Yesterday, Mark Zuckerberg took the stage at TC Disrupt to make his first extended public comments since Facebook‘s troubled IPO earlier this year. During his comments, “Zuckerberg revealed that Facebook’s mobile strategy relied too much on HTML5, rather than native applications.”
This perspective and openness showed a founder/CEO who was dialed in to the challenges the company has faced on mobile. It also enabled him to contrast nicely the big improvement $FB has made in shifting to a heavier reliance on ‘going native’ as it pertains mobile platforms. Shareholders were positive, pushing the stock up 3%–I’d expect both because they realize that Facebook has a mobile strategy and is executing on it, and because they are seeing evidence that Facebook’s leader is a serious, serious guy. This is goodness–it’s great for Facebook, of course, because as I’ve expressed elsewhere, Facebook needs a great mobile strategy. More broadly though, it’s good for the whole ecosystem–we should want Facebook to thrive and grow, as it’s continuing momentum has a gravitational pull that helps fuel and balance the broader tech ecosystem.
From a Facebook standpoint, this was really a no-brainer. Mobile is the future, and with mobile, the future is arriving a whole lot faster than anyone really thought. As a result, Facebook really needed its mobile product to be a first class citizen. That meant it had to, had to, go native. Not even a choice.
The unfortunate thing, though, is that it probably exposes the lack of robustness in HTML5 and mobile web. People will now predict that HTML5 was before its time, companies shouldn’t bet on it, etc., etc.
To an extent this is true. For great mobile-first and mobile-centric experiences, HTML5 involves compromises. As a developer, you get broad multi-platform distribution, with the cost of a degraded user experience. This degraded user experience is a big big deal on mobile though. The iOS and Android platforms in particular have trained users to expect responsive, highly functional apps. They’ve gotten us used to instant gratification, smooth transitions between screens, etc., and when HTML5 can’t deliver that, the app suffers. And given how intimate a smartphone app experience is, and given how many apps are competing for a user’s attention, delivering a weak user experience is an unacceptable risk for a developer to take. Indeed, Facebook’s mobile HTML5 app showed clearly the challenge–users were held hostage to it, and they hated it. With its new native app, Facebook is seeing better user retention, engagement and usage. A better app, a better user.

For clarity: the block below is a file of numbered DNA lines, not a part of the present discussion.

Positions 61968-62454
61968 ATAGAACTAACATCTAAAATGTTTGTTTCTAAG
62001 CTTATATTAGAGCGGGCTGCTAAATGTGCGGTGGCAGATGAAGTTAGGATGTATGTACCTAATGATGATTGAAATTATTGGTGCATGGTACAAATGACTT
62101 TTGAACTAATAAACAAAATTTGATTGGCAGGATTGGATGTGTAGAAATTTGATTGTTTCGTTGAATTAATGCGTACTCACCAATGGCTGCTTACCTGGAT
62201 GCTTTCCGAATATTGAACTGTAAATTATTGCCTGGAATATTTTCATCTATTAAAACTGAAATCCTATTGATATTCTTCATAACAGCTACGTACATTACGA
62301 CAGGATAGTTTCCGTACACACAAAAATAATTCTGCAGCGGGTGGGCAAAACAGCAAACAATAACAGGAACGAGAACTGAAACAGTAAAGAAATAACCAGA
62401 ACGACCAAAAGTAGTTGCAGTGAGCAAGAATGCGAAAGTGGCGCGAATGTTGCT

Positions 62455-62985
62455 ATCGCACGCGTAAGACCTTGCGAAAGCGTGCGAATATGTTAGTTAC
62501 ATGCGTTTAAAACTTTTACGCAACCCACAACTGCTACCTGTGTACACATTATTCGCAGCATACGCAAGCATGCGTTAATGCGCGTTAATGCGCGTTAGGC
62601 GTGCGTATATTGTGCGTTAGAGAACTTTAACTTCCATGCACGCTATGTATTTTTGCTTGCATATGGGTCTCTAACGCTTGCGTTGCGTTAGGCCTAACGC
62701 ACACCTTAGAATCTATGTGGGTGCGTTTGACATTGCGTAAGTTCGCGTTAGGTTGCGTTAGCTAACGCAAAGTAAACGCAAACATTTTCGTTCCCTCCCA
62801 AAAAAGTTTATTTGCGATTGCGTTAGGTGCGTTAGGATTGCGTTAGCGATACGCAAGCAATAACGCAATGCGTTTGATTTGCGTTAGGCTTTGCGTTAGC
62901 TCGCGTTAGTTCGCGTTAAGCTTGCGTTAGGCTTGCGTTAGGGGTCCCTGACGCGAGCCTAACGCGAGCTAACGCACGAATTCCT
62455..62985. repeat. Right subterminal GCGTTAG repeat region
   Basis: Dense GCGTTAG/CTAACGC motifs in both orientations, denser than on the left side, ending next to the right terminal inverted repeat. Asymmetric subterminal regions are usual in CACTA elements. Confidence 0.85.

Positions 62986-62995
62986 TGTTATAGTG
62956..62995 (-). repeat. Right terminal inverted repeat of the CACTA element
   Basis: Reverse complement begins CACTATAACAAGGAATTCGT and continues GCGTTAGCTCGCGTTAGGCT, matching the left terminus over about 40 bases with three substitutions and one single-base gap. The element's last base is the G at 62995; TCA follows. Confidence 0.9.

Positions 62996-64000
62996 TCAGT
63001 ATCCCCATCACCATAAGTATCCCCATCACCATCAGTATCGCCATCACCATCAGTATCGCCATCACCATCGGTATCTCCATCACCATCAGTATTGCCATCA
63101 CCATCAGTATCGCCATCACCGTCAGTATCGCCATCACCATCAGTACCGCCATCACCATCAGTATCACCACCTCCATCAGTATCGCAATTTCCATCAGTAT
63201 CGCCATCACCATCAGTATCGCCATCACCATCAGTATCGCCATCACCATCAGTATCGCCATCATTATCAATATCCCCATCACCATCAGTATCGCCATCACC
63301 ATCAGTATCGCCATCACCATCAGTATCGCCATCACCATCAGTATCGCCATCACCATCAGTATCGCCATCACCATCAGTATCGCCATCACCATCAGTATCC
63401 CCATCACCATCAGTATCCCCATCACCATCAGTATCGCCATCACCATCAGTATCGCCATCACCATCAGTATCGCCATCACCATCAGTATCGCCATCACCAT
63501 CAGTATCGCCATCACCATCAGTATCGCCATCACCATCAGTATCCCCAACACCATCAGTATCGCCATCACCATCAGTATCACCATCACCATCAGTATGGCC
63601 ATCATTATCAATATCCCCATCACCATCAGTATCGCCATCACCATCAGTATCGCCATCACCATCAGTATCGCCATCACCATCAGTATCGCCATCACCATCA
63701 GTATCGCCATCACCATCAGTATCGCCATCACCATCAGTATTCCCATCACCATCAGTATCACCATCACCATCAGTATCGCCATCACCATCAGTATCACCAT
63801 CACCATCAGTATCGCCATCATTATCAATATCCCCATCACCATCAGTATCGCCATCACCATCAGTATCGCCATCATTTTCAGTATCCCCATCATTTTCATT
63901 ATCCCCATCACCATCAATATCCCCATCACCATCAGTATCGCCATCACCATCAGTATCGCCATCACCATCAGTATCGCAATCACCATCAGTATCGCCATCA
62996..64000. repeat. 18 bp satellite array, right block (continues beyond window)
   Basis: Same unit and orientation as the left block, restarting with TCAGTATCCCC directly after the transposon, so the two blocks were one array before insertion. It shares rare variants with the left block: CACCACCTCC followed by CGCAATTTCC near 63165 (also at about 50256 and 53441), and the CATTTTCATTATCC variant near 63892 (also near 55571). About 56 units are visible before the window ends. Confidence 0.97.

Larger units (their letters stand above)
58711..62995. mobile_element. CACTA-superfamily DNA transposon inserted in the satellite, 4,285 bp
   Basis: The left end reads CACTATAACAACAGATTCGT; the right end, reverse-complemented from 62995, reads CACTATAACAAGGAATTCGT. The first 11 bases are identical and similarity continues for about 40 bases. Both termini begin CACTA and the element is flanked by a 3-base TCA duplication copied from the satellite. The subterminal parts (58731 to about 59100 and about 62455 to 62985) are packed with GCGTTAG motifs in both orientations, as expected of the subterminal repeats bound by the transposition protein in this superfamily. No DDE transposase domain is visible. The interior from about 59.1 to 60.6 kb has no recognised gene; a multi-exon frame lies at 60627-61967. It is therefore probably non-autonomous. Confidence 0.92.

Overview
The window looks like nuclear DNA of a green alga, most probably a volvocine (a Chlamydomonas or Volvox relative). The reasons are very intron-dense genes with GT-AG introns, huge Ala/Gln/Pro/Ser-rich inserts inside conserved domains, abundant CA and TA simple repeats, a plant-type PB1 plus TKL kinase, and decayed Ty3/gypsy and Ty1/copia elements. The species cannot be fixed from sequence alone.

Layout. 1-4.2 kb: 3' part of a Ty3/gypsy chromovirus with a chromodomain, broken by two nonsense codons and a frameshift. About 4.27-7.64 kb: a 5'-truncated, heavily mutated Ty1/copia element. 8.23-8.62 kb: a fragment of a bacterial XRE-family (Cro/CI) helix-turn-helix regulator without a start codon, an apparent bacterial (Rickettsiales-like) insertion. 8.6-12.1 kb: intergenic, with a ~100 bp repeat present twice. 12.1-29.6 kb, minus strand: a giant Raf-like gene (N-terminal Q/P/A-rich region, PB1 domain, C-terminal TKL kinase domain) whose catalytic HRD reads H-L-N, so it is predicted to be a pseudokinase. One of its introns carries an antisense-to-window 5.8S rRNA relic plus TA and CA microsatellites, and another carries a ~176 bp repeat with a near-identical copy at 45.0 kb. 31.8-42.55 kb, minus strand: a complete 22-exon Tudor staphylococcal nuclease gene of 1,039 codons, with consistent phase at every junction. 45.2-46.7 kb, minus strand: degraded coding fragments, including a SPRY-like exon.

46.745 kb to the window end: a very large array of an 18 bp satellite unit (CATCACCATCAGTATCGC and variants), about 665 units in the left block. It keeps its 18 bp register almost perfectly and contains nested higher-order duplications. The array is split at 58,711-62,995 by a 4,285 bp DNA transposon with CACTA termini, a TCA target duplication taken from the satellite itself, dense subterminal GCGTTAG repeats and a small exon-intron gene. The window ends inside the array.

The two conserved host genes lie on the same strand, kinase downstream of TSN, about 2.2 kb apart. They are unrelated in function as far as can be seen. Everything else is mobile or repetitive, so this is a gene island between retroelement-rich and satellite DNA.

Does this forecast the death of HTML5? Absolutely not. HTML5 is coming and its a big wave. It is also a lot of work. The HTML5 evangelists predicting the death of native apps, were I think over-optimistic. Not because of their wrong on the technology. Instead, its more about user training–users will continue to have high demands on mobile experiences, and this will force the transition to take time.
I think this will continue to provide opportunity for a wave of companies working to build the infrastructure, tools, and services that enable the HTML5 wave to become a first-class development platform. In the gaming space for example, companies such as Game Closure, Artillery, and Spinpunch, are all focused on helping enable the next generation of games and game distribution via the mobile web.
So exciting times for the industry here. Great to see Facebook getting on track for mobile. While I’d love to see HTML5 delivering the goods now as a dev platform, I’m not at all surprised that it’s not yet there. While a big mistake for FB, a recoverable one. And not a death knell to the power and impact that HTML5 is going to have in the longer term.